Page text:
If Bears players had any say in the surface on which they competed, the "grass" at Soldier Field would have already been dug up and replaced with FieldTurf.
The 10,000 fans who purchased tickets for Friday night's Family Fest at Soldier Field were understandably upset when the practice was canceled. Unsafe playing conditions arose when dangerous seams occurred between rolls of recently laid sod, the result of a lack of water.
"It was a joke," said Bears linebacker Brian Urlacher. "I don't understand how they can't have the field ready. It (stinks) for the fans because I'm sure it was a pain in the butt to get down there with all the (Lollapalooza) traffic and everything. But I think coach (Lovie Smith) did the right thing not letting us practice on that stuff. We ended up getting a late practice in (Friday) night (at Olivet Nazarene University), but it's just too bad that it had to be that way."
The installation of FieldTurf would eliminate situations like the one that existed Friday night and also the deplorable condition of the field that occurs near the end of every season.
"I don't understand why we don't have FieldTurf yet," Urlacher said. "We're a fast team. We play fast on FieldTurf. The injury issues aren't as bad as they used to be. They've gone down a lot in the last few years with the way they've made the turf, so I don't understand it. (We should) use our speed because we know we can run. Let us get out there and run."
--Unrestricted free agent nose tackle Anthony Adams is glad to be back after starting all 16 games last season, his fourth with the Bears.
"I didn't want to go anywhere else," said the ninth-year veteran, who re-signed last Friday and can begin practicing today. "Coach (Rod) Marinelli and coach (Lovie) Smith called me and let me know that they wanted me here. That kind of eased the tension a little bit. I'm glad that they called me and told me that they wanted me back. But I already knew that anyway."
While athleticism and speed are valued in the Bears' Cover-2 defense, the scheme also needs a stout run stuffer in the middle, and that's Adams' wheelhouse.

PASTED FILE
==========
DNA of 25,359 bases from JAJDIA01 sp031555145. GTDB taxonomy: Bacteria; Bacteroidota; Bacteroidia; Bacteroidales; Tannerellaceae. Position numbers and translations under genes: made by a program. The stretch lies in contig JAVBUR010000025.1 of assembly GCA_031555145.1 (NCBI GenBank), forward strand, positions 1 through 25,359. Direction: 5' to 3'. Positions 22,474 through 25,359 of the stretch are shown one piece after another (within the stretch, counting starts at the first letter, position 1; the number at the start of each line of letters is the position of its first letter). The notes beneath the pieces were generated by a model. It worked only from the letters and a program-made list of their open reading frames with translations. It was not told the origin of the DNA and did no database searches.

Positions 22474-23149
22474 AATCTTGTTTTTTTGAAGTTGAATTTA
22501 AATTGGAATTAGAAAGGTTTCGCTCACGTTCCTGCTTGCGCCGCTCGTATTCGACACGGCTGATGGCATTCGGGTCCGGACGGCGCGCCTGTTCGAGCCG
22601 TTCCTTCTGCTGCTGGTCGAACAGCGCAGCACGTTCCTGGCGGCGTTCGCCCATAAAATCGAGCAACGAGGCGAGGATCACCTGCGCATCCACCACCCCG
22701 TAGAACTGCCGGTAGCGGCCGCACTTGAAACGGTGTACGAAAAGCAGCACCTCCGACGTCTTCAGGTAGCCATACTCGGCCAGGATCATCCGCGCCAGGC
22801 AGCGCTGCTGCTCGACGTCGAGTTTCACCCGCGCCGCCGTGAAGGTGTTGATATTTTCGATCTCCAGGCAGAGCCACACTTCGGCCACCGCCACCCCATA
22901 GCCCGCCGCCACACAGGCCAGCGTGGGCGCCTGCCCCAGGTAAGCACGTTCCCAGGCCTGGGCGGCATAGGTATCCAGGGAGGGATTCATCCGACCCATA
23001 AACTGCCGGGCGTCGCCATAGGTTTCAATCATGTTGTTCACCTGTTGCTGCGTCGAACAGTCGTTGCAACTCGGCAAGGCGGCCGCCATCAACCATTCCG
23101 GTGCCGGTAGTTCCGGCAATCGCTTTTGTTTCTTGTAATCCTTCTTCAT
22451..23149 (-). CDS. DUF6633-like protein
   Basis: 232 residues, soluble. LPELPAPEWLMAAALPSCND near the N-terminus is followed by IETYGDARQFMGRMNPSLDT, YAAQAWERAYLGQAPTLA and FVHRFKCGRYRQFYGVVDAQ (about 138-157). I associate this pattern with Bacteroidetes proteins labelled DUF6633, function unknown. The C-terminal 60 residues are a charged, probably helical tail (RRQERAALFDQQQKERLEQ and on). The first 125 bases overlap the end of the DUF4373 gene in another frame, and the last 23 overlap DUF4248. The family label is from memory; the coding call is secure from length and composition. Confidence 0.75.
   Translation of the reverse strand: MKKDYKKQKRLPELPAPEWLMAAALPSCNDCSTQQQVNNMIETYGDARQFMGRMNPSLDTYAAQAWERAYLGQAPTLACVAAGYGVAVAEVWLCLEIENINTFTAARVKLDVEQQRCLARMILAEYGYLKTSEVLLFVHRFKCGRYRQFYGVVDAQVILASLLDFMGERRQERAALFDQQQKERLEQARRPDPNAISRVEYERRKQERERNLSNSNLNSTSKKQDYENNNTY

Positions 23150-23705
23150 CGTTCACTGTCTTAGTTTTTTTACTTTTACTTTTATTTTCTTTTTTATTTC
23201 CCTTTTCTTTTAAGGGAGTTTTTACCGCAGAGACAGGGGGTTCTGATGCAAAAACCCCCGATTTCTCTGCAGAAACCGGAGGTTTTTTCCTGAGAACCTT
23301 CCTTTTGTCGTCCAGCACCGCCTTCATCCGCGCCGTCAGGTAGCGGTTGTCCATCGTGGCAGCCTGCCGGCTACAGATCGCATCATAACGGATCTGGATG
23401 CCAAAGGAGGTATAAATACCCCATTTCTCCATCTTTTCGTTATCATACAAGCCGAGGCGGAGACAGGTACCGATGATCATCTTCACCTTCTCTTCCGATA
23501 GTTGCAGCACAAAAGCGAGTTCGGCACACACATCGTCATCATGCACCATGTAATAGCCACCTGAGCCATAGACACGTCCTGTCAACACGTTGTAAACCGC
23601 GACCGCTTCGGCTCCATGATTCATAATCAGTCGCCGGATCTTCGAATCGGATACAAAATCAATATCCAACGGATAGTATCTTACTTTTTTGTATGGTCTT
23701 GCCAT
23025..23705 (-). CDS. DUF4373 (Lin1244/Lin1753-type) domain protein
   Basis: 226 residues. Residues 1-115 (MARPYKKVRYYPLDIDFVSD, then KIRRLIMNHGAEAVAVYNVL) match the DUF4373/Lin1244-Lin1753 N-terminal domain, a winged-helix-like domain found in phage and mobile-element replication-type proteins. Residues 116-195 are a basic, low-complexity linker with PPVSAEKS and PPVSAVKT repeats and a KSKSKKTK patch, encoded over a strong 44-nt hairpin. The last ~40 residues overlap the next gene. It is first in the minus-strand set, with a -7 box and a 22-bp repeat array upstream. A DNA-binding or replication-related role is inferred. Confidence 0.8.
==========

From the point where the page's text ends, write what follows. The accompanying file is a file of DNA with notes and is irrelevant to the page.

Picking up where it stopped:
"I fit this system to a 'T,'" he said. "It's kind of my makeup, just shoot the gap, hustle, play my role, understand my role within the defense, get off blocks and just help my linebackers out and help the guys up front. It's just what I do."
Despite the congestion he encounters in the middle, Adams led all Bears interior linemen with 36 tackles last season. He does the dirty work and relishes the role.
"I've got the build for it," said the 6-foot, 310-pounder. "I attract 300-pounders -- two at the same time. It's the heart and soul of the defense. If you can run the ball up the middle, you're taking the heart and soul of the defense away. You've got to have pride in it, and you've got to bring your lunch pail every day because you already know you're going to get a lot of double teams."
--When Mike Martz was hired as the Bears' offensive coordinator Feb. 1, 2010, tight end Greg Olsen saw the writing on the wall. Martz has never really had much use for the tight end as a pass catcher in his offensive scheme, and catching the ball is what Olsen does best.
Olsen wanted to be traded, but it took more than a year to facilitate his request, when they shipped him to the Panthers last week for a third-round draft choice.
"He came at me hard last year," general manager Jerry Angelo said. "I understood it. I told him I'd think about it. Greg is a great kid, works his tail off. I said, 'Greg, no, I don't see that being in our best interest.' It's about the team. I said, 'That's going to hurt our football team.' I said, 'You're going to have to suck it up, just do your job. You've got a contract, we've paid you well for your services.'
"He's a professional, and he took the high road. I respect that. This year was different. We're really not looking for Kellen Winslow. We're looking for Mike Ditka. The tight ends we have now really fit more the profile we want for our offense. And we got some good compensation. They got a heck of a tight end. Greg is in a good spot. We hope he's in the Pro Bowl and he has a great career. We really wish him the best."
--Training camp is barely a week old, but already Henry Melton has made his presence felt, flashing quickness and the ability to get to the quarterback from the 3-technique tackle spot.
Melton seemed out of place playing inside last season because he was listed at just 260 pounds, but in limited snaps he had 2.5 sacks, fourth best on the team. This season, the 6-foot-3 Melton is listed at 295 pounds, and he doesn't appear to have lost any of the quickness that allowed him to play in 25 games at Texas as a running back. He was drafted as a defensive end, where he started 10 games for the Longhorns, but the Bears' coaching staff quickly identified him as a player who could have a pass-rush presence inside by using his quickness against bigger guards and centers.
QUOTE TO NOTE
"There are a lot of things that we learned last year, and resolving the offensive line is an issue, getting that kind of stabilized. There's a lot of positive things going into the season where we would expect to be much better and become a much better football team on offense than what we were last year." -- Mike Martz, whose offense was 30th in total yards last season, 28th in passing yards and 32nd in sacks allowed.
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